In keeping with a time-honoured tradition in Hindi cinema, Pyaar Impossible is a love story that can find expression only in The Foreign. On the campus of the fictional and strangely named Ankert University, a nerd (Uday Chopra) falls in love with the college heart-throb (Priyanka Chopra). The activities that Chopra’s Alisha character engages in, from walking down a corridor in stringy tops and short skirts to fronting a band, cannot presumably take place anywhere in India. Many of us have had our hearts stolen and broken in college, but on the screen, Indian educational institutions are best suited for laments about institutional corruption and violent student politics. To stage a successful romance, you simply have to migrate to a place where you can mouth Hindi songs amid well-fed and relaxed-looking white people.
Movies such as Kuch Kuch Hota Hai and Main Hoon Na created a template for the college as a peppermint-coloured set, but the colleges are recognizably fictional. What’s funnier is when Hindi movies relocate lock, stock and barrel to cities such as London and New York, and manage to find the Bollywoodian side of these cities—spaces that the local residents will have trouble recognizing themselves. Bollywood’s predilection with spectacle has gone global with a vengeance. Whole films are now set in foreign cities without providing even a whiff of what life in those places is actually like. How South African was last year’s Race? It could have been shot in Amby Valley in Lonavala for all we care.
What we’re seeing in the movies is a result of a meeting of minds between gloss-obsessed film-makers and revenue-chasing governments. The tourism boards that invite Bollywood film-makers to shoot in their countries are hardly likely to throw in tours of their local versions of Mumbai’s Dharavi or Kolkata’s Sonagachi. It’s a sweet deal that only a truly independent-minded producer will subvert: Let us shoot at your monuments for a discount and we will ignore your shanties. There are many worlds in between the extremes of comfort and blight, but if local film-makers don’t want to step into the middle-class boroughs in their own backyards, they can hardly be expected to do so abroad.
Fantasy world: Pyaar Impossible has an un-Indian backdrop.
Despite its much-vaunted recent turn towards more realistic stories and characters, Bollywood is still mostly about creating fantasy zones within which romance is nurtured and morality is tested. Giving a story local colour and flavour requires conviction, hard work and research.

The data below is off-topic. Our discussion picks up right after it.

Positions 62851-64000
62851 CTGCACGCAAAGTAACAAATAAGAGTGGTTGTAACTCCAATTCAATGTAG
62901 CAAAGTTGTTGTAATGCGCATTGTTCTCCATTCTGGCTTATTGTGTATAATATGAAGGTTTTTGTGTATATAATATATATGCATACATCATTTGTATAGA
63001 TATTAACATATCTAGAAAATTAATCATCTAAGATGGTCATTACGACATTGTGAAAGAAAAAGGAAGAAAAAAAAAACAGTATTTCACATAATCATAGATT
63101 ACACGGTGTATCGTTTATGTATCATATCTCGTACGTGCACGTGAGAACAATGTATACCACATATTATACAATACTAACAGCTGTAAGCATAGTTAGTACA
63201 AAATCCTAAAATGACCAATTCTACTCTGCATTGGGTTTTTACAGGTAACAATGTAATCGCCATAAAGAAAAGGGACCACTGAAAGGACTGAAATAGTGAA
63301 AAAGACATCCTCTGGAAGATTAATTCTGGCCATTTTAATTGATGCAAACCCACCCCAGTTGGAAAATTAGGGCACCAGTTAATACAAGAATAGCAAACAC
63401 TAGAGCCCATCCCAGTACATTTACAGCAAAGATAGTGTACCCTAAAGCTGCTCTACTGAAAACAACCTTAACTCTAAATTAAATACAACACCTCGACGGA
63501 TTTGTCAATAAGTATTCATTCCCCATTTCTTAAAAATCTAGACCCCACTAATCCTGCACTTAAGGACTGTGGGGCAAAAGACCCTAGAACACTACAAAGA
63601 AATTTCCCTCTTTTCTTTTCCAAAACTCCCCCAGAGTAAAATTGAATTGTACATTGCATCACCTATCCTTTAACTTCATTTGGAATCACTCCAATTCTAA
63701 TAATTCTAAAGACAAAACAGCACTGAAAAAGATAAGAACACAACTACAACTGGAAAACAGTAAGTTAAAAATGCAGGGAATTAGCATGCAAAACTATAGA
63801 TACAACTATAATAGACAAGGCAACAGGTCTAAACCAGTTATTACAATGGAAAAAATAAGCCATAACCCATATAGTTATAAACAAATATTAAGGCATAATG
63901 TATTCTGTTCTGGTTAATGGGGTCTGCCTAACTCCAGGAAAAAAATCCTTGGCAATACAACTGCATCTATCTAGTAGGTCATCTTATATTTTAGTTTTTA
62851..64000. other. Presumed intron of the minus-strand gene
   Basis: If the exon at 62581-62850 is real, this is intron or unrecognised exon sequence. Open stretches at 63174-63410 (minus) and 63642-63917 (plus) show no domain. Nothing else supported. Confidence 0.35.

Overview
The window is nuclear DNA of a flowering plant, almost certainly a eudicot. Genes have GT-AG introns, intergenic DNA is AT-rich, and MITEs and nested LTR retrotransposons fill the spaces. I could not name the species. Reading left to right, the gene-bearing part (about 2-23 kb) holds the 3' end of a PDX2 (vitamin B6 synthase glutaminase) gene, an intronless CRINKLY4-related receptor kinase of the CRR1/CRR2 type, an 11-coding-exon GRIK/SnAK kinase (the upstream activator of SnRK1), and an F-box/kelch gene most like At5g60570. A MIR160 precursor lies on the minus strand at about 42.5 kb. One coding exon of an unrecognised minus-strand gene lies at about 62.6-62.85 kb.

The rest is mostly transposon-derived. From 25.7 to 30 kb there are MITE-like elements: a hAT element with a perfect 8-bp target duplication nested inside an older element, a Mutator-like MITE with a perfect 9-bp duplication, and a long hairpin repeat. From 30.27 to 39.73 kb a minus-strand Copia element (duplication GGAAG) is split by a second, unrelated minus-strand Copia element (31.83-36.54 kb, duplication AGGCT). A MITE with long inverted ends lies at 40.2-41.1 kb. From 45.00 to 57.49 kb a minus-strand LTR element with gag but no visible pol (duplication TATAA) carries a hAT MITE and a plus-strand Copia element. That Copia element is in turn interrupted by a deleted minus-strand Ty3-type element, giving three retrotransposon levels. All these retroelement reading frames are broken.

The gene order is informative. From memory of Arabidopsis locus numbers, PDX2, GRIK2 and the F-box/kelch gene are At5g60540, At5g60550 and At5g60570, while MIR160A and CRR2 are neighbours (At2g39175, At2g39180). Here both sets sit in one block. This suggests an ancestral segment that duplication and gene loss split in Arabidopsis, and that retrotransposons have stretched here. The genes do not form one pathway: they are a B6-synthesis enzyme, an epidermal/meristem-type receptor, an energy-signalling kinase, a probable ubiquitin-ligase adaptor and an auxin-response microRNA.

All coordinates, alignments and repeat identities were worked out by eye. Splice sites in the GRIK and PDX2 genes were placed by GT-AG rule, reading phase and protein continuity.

Several Hindi film-makers privately sneered at Danny Boyle’s depiction of the slums and streets of Mumbai in Slumdog Millionaire, but it’s one of the few movies in recent times to accurately capture the city’s febrile rhythms. The years our film-makers have spent in studios and on artificially created sets have closed off knowledge of what the real world looks like. We go to New York and hang around Times Square, just like we have reduced all of Mumbai to Marine Drive and all of Delhi to India Gate.
Shyam Benegal’s Welcome to Sajjanpur beautifully captures Bollywood’s ambivalence towards venturing into the so-called real India. The whole movie is shot on an identifiable set and the “happy ending” is revealed to be a fiction behind which lies harshness and brutality. In Bollywood’s defence, most Hindi filmgoers don’t seem to be interested in realism either. Movies such as Oye Lucky! Lucky Oye! and Kaminey may be exciting because they are identifiably set in Delhi and Mumbai, but the box-office successes last year included Love Aaj Kal, which criss-crosses the globe in its pursuit of pretty locations, and Blue, which plays out in the most gorgeous part of the Bahamas.
For films that make the city a character in the plot, tune your television set to World Movies.
Nandini Ramnath is the managing editor of Time Out Mumbai (www.timeoutmumbai.net).
Write to Nandini at email@example.com